The director of the MedStar Georgetown Headache Center spoke about the higher-than-desired rates of opioid prescriptions for patients with migraine, and how new treatment options and provider education can help lower those numbers.
“We know that in this country we’re facing this huge opioid epidemic. Minus that, we know that opioids and butalbital are not good treatments for migraine and that we can actually worsen the underlying disease by using these types of medication. There’s an area where you have the patients and the clinicians feeling like ‘We have something, but we don’t like it’ because of an adverse effect or it’s not as effective as the patient was hoping for…this is where that gap is.”
In a presentation of CaMEO study data by Richard Lipton, MD, at the 2019 American Headache Society (AHS) Annual Meeting, July 11-14, in Philadelphia, Pennsylvania, it was revealed that a high rate of patients with migraine are still being prescribed opioids for acute relief, despite contradicting recommendations from the AHS and other organizations.1
For headache specialists, this is troubling from a number of aspects, and the solution to the problem appears to be at least 2-fold: better education of primary care providers (with whom 70% of migraine will meet regarding their condition) about the use of opioids in migraine, and the introduction of additional, safe acute medications.
To find out more about what this could mean in the midst of a period when a number of agents from the gepant class are taking steps closer to regulatory approval, NeurologyLive spoke with Jessica Ailani, MD, director, MedStar Georgetown Headache Center, and associate professor, neurology, MedStar Georgetown University Hospital. Ailani, who was involved in the clinical development of urbogepant, saw firsthand the efficacy of these new acute medications as well as their lack of adverse events common with other medications, such as triptans.2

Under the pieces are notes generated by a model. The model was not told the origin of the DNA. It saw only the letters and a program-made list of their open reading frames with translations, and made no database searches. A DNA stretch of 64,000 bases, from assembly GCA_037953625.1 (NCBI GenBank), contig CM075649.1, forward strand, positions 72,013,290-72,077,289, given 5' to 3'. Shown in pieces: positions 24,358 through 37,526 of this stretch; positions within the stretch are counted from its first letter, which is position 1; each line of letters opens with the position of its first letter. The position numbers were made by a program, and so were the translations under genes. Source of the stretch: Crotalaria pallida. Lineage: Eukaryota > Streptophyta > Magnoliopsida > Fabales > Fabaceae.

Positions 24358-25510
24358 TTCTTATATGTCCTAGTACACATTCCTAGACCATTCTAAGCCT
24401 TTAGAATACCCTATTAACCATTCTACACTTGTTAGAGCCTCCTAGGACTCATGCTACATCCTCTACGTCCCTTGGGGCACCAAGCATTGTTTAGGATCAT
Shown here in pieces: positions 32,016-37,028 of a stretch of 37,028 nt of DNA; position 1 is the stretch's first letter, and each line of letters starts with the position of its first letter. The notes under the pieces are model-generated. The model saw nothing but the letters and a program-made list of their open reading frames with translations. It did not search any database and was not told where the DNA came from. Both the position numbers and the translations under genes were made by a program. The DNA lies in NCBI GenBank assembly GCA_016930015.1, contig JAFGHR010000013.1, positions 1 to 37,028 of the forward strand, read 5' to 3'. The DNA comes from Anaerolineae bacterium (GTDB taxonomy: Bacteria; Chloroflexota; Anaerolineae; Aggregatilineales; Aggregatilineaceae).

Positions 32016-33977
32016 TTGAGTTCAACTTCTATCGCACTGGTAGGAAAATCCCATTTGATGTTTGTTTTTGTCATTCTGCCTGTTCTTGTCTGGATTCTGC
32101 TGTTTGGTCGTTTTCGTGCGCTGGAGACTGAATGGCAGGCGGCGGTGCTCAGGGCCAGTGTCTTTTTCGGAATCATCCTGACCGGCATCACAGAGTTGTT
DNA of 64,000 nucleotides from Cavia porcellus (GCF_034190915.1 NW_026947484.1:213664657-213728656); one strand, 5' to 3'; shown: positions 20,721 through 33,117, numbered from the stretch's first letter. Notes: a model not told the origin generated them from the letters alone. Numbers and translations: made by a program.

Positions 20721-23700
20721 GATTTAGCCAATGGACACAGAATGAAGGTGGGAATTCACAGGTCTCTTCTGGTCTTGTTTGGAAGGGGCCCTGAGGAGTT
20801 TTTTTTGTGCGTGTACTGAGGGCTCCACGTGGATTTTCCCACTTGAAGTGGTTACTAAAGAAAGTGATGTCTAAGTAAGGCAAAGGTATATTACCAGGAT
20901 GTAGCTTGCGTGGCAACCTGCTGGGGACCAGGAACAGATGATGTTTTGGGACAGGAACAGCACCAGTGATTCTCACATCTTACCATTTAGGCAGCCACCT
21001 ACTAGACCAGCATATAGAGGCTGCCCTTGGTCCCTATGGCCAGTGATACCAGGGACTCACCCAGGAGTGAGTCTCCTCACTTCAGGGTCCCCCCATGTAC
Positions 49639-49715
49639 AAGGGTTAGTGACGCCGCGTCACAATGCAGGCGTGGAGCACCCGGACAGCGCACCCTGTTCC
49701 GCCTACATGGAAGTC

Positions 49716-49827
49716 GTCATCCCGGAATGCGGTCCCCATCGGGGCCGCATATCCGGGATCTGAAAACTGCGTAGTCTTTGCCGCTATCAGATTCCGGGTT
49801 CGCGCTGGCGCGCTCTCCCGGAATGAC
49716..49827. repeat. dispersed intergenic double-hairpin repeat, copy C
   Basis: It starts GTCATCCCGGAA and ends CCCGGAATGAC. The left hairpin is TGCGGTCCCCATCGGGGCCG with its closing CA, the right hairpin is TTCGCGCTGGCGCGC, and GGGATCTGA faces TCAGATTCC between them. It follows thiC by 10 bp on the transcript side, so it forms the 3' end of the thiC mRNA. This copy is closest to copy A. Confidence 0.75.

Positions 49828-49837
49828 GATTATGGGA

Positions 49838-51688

Ailani discussed the possibility of introducing new treatment options to patients with migraine and improving provider education, and how these steps could, in turn, improve the care situation for the millions of Americans with the disease.
For more coverage of AHS 2019, click here.
1. Litpon R. Depression and Anxiety Are Associated with Increased Headache-Related Disability in Episodic and Chronic Migraine: Results from the Chronic Migraine Epidemiology and Outcomes (CaMEO) Study. Presented at: 2019 American Headache Society Annual Meeting. July 11-14, 2019; Philadelphia, PA. Poster P160.
2. Ailani J. Long-term Safety Evaluation of Ubrogepant for the Acute Treatment of Migraine Attacks. Presented at: 2019 American Headache Society Annual Meeting. July 11-14, 2019; Philadelphia, PA. Poster P109.